LVM stands for logical volume manager and it is a way of grouping disks into logical units. The basic unit of LVM is a PE or a physical extent. One disk may be divided into one or more PE’s. One or more PE’s are contained in a VG or a volume group. Or or more LV or logical volumes are created out of a VG. For instance, if we have a server with 2x1TB disk drives, we can create 4xPE’s on it, each one being 500GB. On disk 1 let’s say we name the PE’s PE1 and PE3 and on disk 2 we name the PE’s PE2 and PE4. We can then create VG0 out of PE1 and PE2, and VG1 out of PE3 and PE4. After that we can create a LV called /root and another one called swap on VG0.
An advantage of using LVM is that we can create ‘software’ RAID, i.e., we can join multiple disks into one bigger disk. We cannot select the RAID level with LVM, for instance we cannot say that a VG is of RAID 5 type, however we are able to pick and chose the different PE’s we want in a VG. Also LVM allows for dynamically growing a disk.
MD is Linux software RAID. RAID can be done either in hardware wherein there is a RAID controller that does RAID and presents a logical volume to the OS, or RAID can be done in software wherein the kernel has a RAID driver which takes one or more disks can does RAID across them. ‘MD’ refers to the software RAID component of Linux.
Wikipedia has a very well written on RAID here https://en.wikipedia.org/wiki/RAID.
1) If no process has the filehandle open, you can delete the file
2) If a process has the filehandle open, it is better if you do not delete the file, instead you can ‘cp /dev/null’ on the file, which will reduce it’s size to 0.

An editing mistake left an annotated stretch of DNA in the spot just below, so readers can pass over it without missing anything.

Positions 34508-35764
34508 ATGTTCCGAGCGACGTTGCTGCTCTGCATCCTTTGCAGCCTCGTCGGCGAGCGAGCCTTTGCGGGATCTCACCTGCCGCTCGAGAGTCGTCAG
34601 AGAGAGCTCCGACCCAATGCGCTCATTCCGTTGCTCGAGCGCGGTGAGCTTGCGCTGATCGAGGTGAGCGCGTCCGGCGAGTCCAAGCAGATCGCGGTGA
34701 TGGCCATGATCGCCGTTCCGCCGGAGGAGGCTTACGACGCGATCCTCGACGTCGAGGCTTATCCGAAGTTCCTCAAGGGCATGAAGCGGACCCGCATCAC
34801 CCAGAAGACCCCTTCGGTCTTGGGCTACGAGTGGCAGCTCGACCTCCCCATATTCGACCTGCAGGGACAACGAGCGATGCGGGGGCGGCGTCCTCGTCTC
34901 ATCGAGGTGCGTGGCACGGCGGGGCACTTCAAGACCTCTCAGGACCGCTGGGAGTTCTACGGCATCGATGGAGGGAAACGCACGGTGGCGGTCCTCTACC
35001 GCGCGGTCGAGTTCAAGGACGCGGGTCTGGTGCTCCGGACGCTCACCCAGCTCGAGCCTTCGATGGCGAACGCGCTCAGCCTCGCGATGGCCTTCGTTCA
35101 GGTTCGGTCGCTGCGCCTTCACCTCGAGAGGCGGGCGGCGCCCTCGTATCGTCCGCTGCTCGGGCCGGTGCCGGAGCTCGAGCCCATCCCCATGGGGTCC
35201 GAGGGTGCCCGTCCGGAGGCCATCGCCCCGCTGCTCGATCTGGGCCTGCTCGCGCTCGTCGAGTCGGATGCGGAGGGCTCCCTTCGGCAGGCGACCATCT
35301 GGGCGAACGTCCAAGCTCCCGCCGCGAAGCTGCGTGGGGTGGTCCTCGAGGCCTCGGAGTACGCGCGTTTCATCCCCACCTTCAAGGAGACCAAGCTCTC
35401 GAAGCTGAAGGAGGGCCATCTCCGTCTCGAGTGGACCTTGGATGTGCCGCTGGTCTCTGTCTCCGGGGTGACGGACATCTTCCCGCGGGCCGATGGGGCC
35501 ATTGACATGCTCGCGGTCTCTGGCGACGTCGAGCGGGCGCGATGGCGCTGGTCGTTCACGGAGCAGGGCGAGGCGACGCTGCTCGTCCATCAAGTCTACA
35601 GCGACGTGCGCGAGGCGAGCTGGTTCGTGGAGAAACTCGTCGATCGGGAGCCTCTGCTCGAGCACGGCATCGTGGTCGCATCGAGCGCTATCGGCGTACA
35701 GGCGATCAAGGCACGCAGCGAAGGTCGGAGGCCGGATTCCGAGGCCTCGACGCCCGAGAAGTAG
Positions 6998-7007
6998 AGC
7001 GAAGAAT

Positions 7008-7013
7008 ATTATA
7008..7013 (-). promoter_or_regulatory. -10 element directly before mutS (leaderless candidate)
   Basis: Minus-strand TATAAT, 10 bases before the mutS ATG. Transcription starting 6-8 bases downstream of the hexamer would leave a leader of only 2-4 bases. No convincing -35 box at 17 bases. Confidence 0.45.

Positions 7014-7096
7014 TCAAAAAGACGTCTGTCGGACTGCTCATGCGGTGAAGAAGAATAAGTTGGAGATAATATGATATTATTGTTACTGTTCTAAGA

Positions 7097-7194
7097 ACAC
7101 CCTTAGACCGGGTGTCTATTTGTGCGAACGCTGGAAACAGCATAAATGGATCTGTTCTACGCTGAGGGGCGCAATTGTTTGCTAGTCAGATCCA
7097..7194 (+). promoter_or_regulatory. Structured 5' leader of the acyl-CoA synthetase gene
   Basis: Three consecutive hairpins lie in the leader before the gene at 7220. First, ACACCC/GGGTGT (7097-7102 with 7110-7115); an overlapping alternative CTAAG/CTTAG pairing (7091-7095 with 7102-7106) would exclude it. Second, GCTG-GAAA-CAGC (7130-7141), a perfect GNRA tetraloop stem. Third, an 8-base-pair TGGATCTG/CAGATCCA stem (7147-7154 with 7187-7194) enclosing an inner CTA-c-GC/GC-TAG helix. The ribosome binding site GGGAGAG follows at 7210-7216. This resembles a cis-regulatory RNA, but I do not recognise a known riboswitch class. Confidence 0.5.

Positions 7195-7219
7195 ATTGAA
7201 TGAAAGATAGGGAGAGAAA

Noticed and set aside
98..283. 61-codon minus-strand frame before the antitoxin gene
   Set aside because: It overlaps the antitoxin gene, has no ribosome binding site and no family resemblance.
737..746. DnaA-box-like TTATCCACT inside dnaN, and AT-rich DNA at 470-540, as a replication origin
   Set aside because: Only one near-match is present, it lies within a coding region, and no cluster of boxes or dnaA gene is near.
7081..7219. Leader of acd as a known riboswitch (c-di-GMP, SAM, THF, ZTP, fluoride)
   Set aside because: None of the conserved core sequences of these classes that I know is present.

3) A filesystem has a reserve, you can reduce the size of this reserve to create more space using tunefs.
What is the difference between character device and block device?
Block devices are generally buffered and are read/written to in fixed sizes, for instance hard drives, cd-roms. Characters devices read/writes are one character at a time, such as from a keyboard or a tty, and are not buffered.
1. Supports table level locking
2. Is Faster than InnoDB
3. Does not support foreign keys
4. Stores table, data and index in different files
5. Does not support transactions (no commit with rollback)
6. Useful for more selects with fewer updates
1. Support row level locking
2. Is slower than MyISAM
3. Supports foreign keys
4. Stores table and index in table space
5. Supports transactions
MySQL is fairly popular, so let’s look at some basic MySQL debugging. First off, check the OS to make sure the system is running fine, specially check CPU, memory, SWAP space and disk I/O. Assuming those are all ok, then log into MySQL and check the running queries, you can do so by running the command ‘show full processlist’. This will give you a list of queries running on the server. If you see a query that has been running for an excessively long time, you should investigate that query. See https://dev.mysql.com/doc/refman/5.1/en/show-processlist.html for additional details.